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Colour Me Wednesday- 'Counting Pennies In The Afterlife' Album Review


1. Sunriser

2. Boyfriend's Car

3. Edge Of Everything

4. Heather's Left For Dead

5. Exposure

6. Disown

7. Sad Bride

8. Tinfoil

9. Entrepreneur

10. Take What You Want (And Then Leave)

11. Not My Turf

There exists a video on YouTube in which Faith No More frontman Mike Patton lambasts Aussie rockers Wolfmother. ‘Are you hearing this shit’ he says; staring into the camera. He is being interviewed backstage while the aforementioned band rock out to thousands. Patton exists in the present. He is a modernist. He is someone who does not care much for retro. And to some degree, I think his reaction is justified. I am someone who concurs with Baudrillard’s notion that the ‘demythologisation of the past’ leads to a discourse in history. Retro does not represent the past, it simply emulates it. Of course this is not to say we cant take from past, indeed, we should always use bits to voice our concerns in a creative fashion. Lets take Oliver Stone’s Natural Born Killers, a film laced with post-modernism and cliche. It gives a narrative that can only really be understood through pastiche and shared cultural imagery or things a viewer can recognise and understand. 'Counting Pennies In The Afterlife' by Colour Me Wednesday is a record that does the same job. It disintegrates Rock (rock history) and remoulds it into something else entirely.

‘Sunriser’ is the first track of the record. It’s a song that revs up like Mudhoney and breaks out into sunshine infused Post-Punk. ‘I feel the cold before you feel it’; words uttered over a sole electric guitar before it goes all staccato. Indeed the ’feel’ of the tune, with its stops and starts, showcases the bands particular attention to detail. Eventually we get to very mid nineties - ‘Pixies’-esque chorus, with some, dare I say, 50s style cha cha drum beats. It is a very clever and meticulous piece of work, wonderfully textured with various forms of dexterity.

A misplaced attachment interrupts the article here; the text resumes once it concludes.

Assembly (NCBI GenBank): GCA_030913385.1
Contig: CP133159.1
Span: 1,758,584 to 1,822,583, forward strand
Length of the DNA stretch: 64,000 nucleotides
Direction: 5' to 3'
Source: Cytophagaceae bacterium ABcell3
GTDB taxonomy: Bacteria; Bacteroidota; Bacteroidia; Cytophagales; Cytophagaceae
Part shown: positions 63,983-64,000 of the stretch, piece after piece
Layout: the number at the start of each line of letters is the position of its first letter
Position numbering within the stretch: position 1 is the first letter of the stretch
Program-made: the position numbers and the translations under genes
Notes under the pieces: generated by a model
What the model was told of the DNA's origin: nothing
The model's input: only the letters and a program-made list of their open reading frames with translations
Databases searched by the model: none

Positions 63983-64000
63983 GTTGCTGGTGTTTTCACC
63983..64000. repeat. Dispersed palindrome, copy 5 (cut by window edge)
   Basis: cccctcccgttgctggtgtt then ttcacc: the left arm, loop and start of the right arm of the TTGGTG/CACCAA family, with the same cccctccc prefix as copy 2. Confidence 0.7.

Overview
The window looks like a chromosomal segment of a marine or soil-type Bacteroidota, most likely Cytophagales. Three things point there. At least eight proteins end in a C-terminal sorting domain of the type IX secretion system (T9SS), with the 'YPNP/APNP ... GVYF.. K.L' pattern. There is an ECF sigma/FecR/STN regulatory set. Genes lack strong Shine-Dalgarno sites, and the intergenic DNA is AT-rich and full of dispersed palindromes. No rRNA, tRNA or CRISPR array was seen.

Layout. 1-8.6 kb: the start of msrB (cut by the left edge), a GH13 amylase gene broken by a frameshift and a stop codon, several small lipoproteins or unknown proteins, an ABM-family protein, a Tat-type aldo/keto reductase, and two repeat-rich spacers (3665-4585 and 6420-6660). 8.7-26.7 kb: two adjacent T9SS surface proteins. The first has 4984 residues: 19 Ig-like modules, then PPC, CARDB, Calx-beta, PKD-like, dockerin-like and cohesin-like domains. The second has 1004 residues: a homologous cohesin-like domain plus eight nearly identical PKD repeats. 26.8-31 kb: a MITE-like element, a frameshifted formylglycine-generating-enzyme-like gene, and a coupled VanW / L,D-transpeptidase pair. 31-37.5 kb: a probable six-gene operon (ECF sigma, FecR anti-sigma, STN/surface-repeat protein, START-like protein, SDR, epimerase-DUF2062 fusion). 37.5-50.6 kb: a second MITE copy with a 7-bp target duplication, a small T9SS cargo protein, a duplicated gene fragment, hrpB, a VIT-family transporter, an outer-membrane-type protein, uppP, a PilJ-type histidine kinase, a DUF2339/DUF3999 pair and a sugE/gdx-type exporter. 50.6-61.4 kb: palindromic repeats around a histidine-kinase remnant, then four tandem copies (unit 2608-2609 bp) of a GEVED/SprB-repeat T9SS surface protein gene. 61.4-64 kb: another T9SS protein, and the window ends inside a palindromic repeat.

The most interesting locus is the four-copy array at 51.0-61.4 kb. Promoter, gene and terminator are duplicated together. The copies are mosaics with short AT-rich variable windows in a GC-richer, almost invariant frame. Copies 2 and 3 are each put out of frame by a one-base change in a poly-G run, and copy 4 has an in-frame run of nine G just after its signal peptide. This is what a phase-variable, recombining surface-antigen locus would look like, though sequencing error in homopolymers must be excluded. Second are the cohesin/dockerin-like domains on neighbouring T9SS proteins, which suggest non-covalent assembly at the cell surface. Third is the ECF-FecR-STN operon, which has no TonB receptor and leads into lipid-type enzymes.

Sixth track, ’Disown’, is a cool Indie Pop ‘shuffle’ that flirts with Pop-Rock from both sides of the pond. ‘I disown, completely, like I disown myself’, a ‘chant’ that strikes at the heart of the listener. Its backed up by a scorched shoe gaze’y guitar. A wonderful tune that could easily fall into Nirvana’s 'In Utero'. ‘Entrepreneur’ is a song for everyone who feels a little bit lost. The pressure of having to know your way in life whilst, at the same time, having to sift through chaos and expectation. I love the phrase ‘Im an entrepreneur, looking for investors’, I hear it as a voice sarcastically hitting back at the those who dismay at those pursuing a career in art.

'Counting Pennies In The Afterlife' is really a record for all music lovers. On the surface, listeners may take this a well done Pop-Indie record, but really, this is a powerful piece of art.

The band chose to invest to socio-economic issues and sing about how such issues effect us as people. It's a record that captures the fire of Seattle Grunge, it includes bits of Garage-Rock and mixes it with a healthy dose of Alternative Pop.

Review - Lewis McWilliam

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